New research finds that automatic expungement of nonviolent criminal records could be a boon for eligible offenders, but few apply when the process is complicated.
Less than 7 percent of eligible people in Michigan apply to have their criminal records expunged, but those who do reap significant benefits in terms of obtaining housing and employment, according to new research from the University of Michigan.
The study, the first to empirically examine the effects of expungement, lends credence to a growing movement to make that process simpler by automatically sealing criminal records of certain nonviolent offenders.
“When expungement is not automatic (and takes time, effort, and even money), only a very small share of the people eligible for relief actually apply for and receive an expungement,” wrote researchers J.J. Prescott and Sonja B. Starr, co-directors of the Empirical Legal Studies Center at the University of Michigan Law School. “But those who do see clear improvements in economic outcomes and pose little public safety risk. Taken together, these findings have a clear policy upshot: they support the expansion of expungement availability ... in particular the emerging movement to make expungement occur automatically.”
Research has shown that people with criminal records face significant barriers in trying to get housing and employment, though both are seen as key to a successful reintegration to society. Because of that, most states allow for some sort of record expungement, but the process is typically bound by certain restrictions and requires a complicated application process. In some cases, there are fees that can be prohibitive for low-income families. (In Michigan, for example, people may apply to have their records sealed only if they have been convicted of no more than one felony or two misdemeanors.)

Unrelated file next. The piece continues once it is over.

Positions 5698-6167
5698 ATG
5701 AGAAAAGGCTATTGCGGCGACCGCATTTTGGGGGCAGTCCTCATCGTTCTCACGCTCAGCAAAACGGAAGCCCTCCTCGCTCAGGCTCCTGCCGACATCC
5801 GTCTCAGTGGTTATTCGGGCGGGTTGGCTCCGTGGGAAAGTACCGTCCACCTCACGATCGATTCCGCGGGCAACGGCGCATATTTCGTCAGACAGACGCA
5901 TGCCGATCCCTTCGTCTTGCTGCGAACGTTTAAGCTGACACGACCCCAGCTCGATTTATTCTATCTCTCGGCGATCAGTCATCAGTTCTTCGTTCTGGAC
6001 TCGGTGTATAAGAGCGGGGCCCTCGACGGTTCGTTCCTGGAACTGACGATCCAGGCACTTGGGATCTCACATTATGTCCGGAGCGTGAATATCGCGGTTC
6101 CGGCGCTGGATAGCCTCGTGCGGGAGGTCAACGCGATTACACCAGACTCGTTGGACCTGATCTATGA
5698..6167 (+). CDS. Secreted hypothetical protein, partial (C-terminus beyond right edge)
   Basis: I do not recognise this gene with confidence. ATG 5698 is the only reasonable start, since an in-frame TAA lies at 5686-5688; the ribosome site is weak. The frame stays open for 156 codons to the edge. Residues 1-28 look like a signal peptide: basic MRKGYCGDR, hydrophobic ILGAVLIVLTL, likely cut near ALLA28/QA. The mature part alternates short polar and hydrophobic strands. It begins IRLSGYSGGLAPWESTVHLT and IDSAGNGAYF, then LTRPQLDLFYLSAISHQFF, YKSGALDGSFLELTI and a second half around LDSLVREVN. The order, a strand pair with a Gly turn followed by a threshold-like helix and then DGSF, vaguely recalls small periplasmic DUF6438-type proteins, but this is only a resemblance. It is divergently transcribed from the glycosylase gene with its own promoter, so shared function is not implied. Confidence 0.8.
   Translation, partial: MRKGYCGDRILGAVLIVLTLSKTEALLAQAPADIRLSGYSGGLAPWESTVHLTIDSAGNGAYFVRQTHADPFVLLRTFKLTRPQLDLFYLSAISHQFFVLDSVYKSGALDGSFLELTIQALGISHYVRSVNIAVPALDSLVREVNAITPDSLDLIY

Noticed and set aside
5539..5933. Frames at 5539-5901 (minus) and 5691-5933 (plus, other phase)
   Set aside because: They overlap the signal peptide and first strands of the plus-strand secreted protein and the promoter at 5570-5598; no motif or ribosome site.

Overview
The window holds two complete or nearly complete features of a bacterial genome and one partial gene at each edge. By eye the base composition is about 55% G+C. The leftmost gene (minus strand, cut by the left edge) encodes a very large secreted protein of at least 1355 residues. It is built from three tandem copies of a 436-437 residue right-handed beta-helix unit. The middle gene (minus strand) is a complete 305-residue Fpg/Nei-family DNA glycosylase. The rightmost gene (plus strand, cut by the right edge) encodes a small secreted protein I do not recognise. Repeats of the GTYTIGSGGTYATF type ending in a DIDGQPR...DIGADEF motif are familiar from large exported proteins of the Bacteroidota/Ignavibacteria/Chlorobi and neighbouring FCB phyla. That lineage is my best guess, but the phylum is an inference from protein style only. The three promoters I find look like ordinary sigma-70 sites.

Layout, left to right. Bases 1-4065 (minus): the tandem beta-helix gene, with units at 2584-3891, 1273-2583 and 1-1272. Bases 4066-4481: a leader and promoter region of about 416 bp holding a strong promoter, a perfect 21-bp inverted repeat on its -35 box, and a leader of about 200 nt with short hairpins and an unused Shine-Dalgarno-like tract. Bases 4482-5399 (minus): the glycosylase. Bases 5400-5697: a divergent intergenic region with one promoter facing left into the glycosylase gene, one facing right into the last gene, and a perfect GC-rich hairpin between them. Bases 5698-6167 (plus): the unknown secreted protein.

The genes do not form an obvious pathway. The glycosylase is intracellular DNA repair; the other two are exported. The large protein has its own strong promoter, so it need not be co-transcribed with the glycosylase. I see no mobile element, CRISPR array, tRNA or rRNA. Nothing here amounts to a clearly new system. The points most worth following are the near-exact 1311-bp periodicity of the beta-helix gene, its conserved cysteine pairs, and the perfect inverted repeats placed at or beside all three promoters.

To streamline the process, several states are moving toward automatic expungement, commonly known as “clean-slate” laws that in most cases apply to nonviolent offenders who haven't been re-convicted of another crime for a certain amount of time after their first conviction. Last year, Pennsylvania became the first state to pass a comprehensive clean-slate law that uses computer software to automatically flag records eligible for expungement, which then go to the Pennsylvania State Police for approval. Legislators in Utah passed a similar bill this month, and lawmakers in Connecticut and California are currently considering their own proposals.
The proposals have received support across the ideological spectrum, pushed by both Democratic-leaning organizations and Koch Industries, which typically backs Republican candidates.
Despite the uptick in legislative interest, studying the effects of expungement policies has stumped researchers, as the fact that records have been wiped clean means they are "not typically available to study,” the report notes. Prescott and Starr got around that hurdle through a data-sharing partnership with the state of Michigan that allowed them to view “de-identified” criminal records from almost 30,000 cases that were sealed, each of them matched with the person's wage and employment data.
According to their research, just 6.5 percent of eligible people in the state had their records sealed within five years of first qualifying for the process. The data “do not identify unsuccessful applicants,” the report says, but police made it clear that “the low uptake rate can be primarily attributed to individuals’ failure to apply, rather than to denials of applications by judges.”